TITLE: Place and the Politics of Belonging
SPEAKER: Debra Lattanzi Shutika
EVENT DATE: 2010/08/12
FORMAT: Video + Captions
RUNNING TIME: 38 minutes
TRANSCRIPT: View Transcript (link will open in a new window)
One of America's greatest ironies is that, although a nation of immigrants, the country also has a longstanding history of ambivalence, and at times hostility, toward its newest arrivals. In the last decade, the increased number of immigrants living in new destinations, those settlements located outside the U.S.-Mexico borderlands, has coincided with an upsurge in local anti-immigrant sentiment.
Speaker Biography: Debra Lattanzi Shutika teaches courses in Myth and Literature and Ethnographic Writing in the English Department of George Mason University. She earned a Ph.D. in Folklore and Folklife from the University of Pennsylvania. She has done ethnographic research in the Mexican community in the town of Kennett Square, Pennsylvania, and in the hometown of many of its residents, Textitlan, Guanajuato, Mexico. This research is the subject of her forthcoming book from University of California Press: Beyond the Borderlands: Mexican Migration, New Destinations, and the Sense of Place. In addition to teaching, she is currently directing a study of immigration and assimilation in Northern Virginia at George Mason University. She writes a blog focusing on ethnographic perspectives on US immigration issues: The Gringa.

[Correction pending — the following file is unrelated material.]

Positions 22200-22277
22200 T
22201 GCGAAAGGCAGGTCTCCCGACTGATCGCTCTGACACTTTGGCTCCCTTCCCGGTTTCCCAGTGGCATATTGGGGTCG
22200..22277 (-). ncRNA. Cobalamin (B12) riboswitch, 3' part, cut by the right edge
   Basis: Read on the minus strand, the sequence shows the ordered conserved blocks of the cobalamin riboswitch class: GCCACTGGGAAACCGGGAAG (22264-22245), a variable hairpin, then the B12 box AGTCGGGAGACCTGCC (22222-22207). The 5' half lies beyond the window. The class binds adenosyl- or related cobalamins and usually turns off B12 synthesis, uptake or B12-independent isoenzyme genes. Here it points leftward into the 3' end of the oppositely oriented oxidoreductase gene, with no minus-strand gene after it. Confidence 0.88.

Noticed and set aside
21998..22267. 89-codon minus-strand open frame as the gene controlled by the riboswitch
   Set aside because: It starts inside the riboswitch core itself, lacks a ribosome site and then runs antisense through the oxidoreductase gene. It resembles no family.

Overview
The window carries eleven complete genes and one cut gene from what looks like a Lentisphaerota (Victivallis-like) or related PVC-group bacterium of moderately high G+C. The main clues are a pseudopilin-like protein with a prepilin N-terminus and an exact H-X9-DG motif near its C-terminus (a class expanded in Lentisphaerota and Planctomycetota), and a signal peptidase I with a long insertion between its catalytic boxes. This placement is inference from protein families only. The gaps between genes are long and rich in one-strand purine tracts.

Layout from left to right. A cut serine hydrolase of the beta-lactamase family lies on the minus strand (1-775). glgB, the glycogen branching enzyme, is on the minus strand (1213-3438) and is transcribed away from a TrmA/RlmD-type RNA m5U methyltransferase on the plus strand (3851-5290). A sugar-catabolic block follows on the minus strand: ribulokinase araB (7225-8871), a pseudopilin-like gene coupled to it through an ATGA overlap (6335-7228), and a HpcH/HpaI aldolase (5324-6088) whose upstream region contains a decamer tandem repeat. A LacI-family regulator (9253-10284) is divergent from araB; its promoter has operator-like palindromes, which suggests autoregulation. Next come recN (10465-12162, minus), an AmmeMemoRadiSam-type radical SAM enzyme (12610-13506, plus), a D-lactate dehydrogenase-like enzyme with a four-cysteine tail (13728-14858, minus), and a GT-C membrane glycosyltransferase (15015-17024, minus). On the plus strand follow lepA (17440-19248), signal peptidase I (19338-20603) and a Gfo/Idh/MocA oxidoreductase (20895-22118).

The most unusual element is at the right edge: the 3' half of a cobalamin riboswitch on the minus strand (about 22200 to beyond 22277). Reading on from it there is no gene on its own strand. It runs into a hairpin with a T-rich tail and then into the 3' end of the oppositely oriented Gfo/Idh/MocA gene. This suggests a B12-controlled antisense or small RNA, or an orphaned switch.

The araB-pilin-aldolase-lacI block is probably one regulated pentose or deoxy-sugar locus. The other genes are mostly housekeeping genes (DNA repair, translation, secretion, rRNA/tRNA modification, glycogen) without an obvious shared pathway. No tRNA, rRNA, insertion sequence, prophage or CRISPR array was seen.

SERIES: Benjamin Botkin Lecture Series